The Alliance is continuously active in the campaign in the UK, as well as in Brussels through the Stop AIDS Alliance partnership. The reason is evident: a 0.05% tax on financial transactions could raise an estimated $700 billion per year to fund national budgets, development and climate change.
This is a significant amount of money at a time when we are seeing slow progress on meeting the commitment to universal access to HIV treatment and care as well as slow progress on reaching the health Millennium Development Goals.
FTT supporters have also realised that it is time to act together in order to increase pressure and gain more leverage. A broad coalition of NGOs, labour unions and social movements has collectively decided upon some common activities and general coordination for 2011. As a first concrete activity, a Global Day of Action for an FTT will take place on 17 February, right ahead of the G20 Finance Ministers meeting in Paris. The aim of the day is to create a global call for an FTT and to push the G20 to include the FTT on the agenda of its November Summit. Organisations and activists all over the world are encouraged to participate with lobby, media and online activities.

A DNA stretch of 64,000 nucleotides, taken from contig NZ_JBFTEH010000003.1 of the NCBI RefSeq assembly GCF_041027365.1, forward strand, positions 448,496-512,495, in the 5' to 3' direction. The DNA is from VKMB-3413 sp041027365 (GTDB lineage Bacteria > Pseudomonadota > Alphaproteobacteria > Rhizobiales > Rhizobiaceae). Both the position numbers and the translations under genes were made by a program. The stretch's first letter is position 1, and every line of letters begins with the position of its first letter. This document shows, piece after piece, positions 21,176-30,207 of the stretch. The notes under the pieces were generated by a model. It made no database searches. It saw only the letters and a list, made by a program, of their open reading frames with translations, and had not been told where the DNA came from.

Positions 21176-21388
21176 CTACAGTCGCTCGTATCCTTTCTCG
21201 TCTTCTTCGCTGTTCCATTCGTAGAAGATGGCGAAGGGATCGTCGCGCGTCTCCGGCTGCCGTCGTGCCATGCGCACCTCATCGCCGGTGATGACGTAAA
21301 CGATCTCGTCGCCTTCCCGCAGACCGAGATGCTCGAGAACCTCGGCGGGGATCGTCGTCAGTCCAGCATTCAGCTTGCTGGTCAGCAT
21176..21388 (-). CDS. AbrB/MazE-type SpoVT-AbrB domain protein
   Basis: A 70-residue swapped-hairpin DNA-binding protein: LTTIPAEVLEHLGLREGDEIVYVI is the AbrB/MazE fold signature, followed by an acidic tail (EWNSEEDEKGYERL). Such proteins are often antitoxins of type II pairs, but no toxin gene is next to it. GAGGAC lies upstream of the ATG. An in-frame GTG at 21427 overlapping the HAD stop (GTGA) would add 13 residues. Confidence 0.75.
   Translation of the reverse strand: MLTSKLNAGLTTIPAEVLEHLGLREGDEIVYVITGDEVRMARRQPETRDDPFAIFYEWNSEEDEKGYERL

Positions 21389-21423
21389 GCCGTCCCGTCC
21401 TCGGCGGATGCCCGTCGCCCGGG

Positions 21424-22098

Unfortunately the coalition is still lacking supporters in the Global South, and currently efforts are being made to encourage organisations, communities and activists to contribute to the Global Day in their countries. The Alliance is also working on encouraging its COs and LOs to take part in the proposed activities – to approach their governments and French, German and UK embassies in their countries with letters and online petitions.
Global action is definitely needed. Even though France and partly Germany are supportive of an FTT, many countries remain hesitant. These are for example the US, the UK, as well as emerging economies such as Brazil and India. The Global Day of Action will focus specifically on targeting the G20 countries France, Germany and the UK – to pressure France to stay supportive, Germany to align with France and the UK, as the location of one of the world’s biggest banking districts, to partner with these two. The idea is also to reach out to some countries that are blocking progress among European countries, such as Spain and Sweden. Finally, Southern civil society is being encouraged to mobilise and target their governments in order to really make the FTT a global priority.
Read more about the Robin Hood Tax campaign.